The typical high-seas elite warship of the empire in the period was the dromon (from the Greek dromeas, meaning `the runner’). This was a two-masted fully decked bireme with two banks of oars, one rowed from below the deck and one from above it. There were twenty-five oarsmen on each side of each deck, thus raising the total number of oarsmen to a hundred, all fully seated. The marines and the officers of the ship numbered around fifty men, while the ousia, the standard complement of a war galley (its crew excluding the marines and the officers), totalled 108 men. Another type of warship that had the same features as the dromon was the khelandion; both Ahrweiler and Pryor consider these two types of vessel to be almost identical. However, although the Greek primary sources used these two terms indiscriminately, it is interesting to mention that Theophanes identifies the khelandia primarily as horse transports. The Arabic primary sources, however, use only the term khelandion to describe Byzantine warships.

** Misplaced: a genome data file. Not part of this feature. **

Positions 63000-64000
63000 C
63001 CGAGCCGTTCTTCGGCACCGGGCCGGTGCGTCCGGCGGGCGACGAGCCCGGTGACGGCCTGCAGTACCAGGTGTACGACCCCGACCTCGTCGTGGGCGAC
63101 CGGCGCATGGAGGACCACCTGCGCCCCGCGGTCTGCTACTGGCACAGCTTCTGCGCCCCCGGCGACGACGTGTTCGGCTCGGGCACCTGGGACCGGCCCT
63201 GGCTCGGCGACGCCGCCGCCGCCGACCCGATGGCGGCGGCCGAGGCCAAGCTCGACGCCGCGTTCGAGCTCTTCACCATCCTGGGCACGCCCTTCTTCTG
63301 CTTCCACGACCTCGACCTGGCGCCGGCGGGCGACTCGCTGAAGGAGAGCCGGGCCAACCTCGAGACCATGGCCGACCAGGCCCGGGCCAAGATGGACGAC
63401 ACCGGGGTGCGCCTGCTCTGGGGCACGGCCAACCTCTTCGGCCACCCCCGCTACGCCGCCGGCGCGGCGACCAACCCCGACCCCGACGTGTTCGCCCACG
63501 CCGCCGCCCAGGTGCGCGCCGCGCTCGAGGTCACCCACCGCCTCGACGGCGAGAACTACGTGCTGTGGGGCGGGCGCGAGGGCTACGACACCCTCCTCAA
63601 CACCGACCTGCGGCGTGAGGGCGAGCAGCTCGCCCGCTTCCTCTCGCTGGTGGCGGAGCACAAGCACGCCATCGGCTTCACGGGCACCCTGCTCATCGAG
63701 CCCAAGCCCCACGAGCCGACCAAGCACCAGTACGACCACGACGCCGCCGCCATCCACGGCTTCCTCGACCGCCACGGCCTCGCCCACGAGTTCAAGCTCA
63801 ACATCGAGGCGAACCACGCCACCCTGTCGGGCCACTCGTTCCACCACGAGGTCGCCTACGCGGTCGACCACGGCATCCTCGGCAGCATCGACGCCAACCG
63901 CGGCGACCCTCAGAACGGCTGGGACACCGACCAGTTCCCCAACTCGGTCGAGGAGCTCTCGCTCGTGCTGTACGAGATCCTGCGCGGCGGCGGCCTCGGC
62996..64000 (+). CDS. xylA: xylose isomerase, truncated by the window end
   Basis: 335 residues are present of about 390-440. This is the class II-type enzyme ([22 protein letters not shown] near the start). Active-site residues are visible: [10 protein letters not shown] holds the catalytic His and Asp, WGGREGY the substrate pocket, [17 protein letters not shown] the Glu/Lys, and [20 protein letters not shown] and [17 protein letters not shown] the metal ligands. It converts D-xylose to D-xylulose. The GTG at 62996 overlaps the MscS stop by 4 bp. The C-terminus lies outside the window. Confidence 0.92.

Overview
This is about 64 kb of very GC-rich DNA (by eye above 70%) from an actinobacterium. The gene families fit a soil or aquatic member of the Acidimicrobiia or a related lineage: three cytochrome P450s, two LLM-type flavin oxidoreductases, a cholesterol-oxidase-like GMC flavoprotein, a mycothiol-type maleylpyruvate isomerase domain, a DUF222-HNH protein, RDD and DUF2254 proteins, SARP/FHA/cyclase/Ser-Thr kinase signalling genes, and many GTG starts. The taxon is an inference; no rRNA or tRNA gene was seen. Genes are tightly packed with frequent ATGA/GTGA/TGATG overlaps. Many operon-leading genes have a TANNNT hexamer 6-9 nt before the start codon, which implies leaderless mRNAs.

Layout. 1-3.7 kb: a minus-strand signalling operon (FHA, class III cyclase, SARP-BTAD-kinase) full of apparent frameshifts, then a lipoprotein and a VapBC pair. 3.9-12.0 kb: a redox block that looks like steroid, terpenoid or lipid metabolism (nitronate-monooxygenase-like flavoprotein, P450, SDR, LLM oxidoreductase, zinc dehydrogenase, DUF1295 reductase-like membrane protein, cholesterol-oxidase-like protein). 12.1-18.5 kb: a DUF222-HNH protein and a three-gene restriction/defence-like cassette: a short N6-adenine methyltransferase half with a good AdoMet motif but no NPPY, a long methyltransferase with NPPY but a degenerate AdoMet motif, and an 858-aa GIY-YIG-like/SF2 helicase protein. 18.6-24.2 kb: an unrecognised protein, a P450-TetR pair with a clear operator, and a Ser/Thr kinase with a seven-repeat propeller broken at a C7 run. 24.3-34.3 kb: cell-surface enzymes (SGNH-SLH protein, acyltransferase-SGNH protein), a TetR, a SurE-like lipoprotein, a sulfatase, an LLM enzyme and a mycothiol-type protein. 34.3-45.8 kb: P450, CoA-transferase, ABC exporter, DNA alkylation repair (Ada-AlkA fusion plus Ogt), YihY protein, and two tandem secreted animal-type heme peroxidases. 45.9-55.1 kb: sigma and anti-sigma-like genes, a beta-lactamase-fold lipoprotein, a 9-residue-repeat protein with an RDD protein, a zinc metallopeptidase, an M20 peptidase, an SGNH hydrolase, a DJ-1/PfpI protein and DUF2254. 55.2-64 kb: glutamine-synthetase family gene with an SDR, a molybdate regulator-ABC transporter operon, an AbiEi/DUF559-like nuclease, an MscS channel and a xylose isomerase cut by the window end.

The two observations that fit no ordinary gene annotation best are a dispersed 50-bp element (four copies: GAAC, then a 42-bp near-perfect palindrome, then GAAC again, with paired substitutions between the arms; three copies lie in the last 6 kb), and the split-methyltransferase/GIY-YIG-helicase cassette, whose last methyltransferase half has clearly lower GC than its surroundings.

A smaller but much faster type of ship compared to the dromon and the khelandion was the galea. It derived from the same design mentality for a war ship and it had two sails (the one amidships being smaller by a third) and probably one bank of oars on the deck. Because of its speed, however, this type of ship was used primarily for courier service and, during campaigns, for the transport of orders. There is also mention of galeai being used in espionage. Other types included the supply and carrier ships like the pamphylos, which was `like a baggage-train, which will carry all the equipment of the soldiers, so that the dromons are not burdened with it; and especially in time of battle, when there is need of a small supply of weapons or other materiel, [these] undertake the distribution’.